While driving a friend to Zagreb airport, Omer Duric from Bosnia was allegedly stopped twice by the Croatian spy agency who asked him to spy for them in one of the local masjids.
I was driving a friend to Zagreb airport when I was first stopped at the Zupanja border crossing (western Croatia) for more than an hour and then at the airport,” Omer Duric told N1’s Milica Vucetic.
Police officers at the airport asked for his ID and called him in for questioning. He said he did not remember the plain-clothed officer’s exact function, but he remembered his first name – Ivan.
“He asked why my beard was like this,” he said.
According to him, the police asked about Salafis, a Sunni Muslim branch known for their strict interpretation of Islam, in a masjid in Gracanica (northern Bosnia) which is not controlled by the Islamic Community in Bosnia, and the so-called Islamic State.
He told them he did not know anything about that. Duric did not report this questioning to the Bosnian police, but he is now ready to do so.
Asked if “Ivan” offered him anything, Duric said yes.
“He offered me money in exchange for cooperation. I was supposed to spy for them who comes and goes and what was happening in the masjid where I pray. He said Croatia was ready to pay for all my efforts, but I refused,” Duric noted. “He knew what my occupation was and he asked me how my business was doing. He knew I was into trade and he said my profits were probably slim, which is why Croatia was ready to compensate me for my cooperation.”
“I said I don’t see why they should pay me for anything and added that what I told him was true and that it’s all free. I don’t need any money, this is the truth, and there are no two ways around it.”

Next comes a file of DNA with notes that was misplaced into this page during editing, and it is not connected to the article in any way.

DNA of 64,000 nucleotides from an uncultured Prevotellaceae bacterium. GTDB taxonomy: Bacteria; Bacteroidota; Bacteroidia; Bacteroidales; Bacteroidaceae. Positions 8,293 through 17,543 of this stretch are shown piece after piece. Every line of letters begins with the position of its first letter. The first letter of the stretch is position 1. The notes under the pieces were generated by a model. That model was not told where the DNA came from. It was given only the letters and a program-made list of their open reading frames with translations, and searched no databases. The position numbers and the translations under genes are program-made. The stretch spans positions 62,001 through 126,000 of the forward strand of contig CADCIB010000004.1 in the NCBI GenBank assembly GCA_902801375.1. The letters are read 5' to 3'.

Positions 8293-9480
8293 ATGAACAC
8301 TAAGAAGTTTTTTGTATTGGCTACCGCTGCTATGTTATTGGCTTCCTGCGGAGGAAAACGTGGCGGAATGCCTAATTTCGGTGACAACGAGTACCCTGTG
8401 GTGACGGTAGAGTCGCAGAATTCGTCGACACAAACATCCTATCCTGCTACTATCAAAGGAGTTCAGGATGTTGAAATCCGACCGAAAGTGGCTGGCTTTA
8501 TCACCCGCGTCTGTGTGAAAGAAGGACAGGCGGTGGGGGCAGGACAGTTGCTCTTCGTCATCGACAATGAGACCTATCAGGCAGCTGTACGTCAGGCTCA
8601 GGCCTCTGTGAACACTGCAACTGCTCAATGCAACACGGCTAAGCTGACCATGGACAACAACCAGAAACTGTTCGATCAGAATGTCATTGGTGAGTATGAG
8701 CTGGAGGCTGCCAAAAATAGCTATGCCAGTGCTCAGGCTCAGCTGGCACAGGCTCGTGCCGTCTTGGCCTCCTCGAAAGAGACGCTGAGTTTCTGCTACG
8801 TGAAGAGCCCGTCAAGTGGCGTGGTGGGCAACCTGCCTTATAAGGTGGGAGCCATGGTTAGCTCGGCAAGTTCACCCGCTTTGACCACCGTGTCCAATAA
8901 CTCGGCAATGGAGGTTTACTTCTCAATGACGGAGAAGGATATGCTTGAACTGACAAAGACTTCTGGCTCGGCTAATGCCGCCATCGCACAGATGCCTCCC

A month later, he claims Ivan asked him to come to Zupanja for another meeting to give him some € 700.
“I told him to come to Orasje (a northern-Bosnian town near the Croatian town of Zupanja), but he told me couldn’t come to Bosnia because he can't operate outside Croatia,” Duric noted.
Last week, investigative news outlet Zurnal from Bosnia published a story claiming alleged plot by the Croatian Security and Intelligence Agency (SOA) to use Bosnian citizens as spies and try to make the country look like a terrorist hub.
In their story, several Bosnian Muslims said the SOA agents approached them and asked to provide information for them.
After they refused, they were all told to leave Croatia and were banned from entering their territory for several years.
Other Bosnians who were expelled from Croatia spoke for N1 and said they were told they represent a national security risk, which is why Croatia expelled them.
Zurnal's story contained an interview with an alleged member of the Salafi movement with the initials H.C., who said he cooperated with Croatian intelligence for four months. He said they threatened to ban him from entering Croatia and even with prison time for posing a threat to Croatia’s national security.
H.C. told Zurnal he refused to continue to cooperate when he was told to transport a backpack with firearms from Doboj in Republika Srpska, Bosnia's Serb-majority semi-autonomous entity, to masjids in central Bosnia.
Bosnian Prosecution created a case on March 14, saying they “would take urgent measures to determine all the circumstances and allegations published by the media, relating to the recruitment of Salafis for the smuggling of arms into Bosnia.”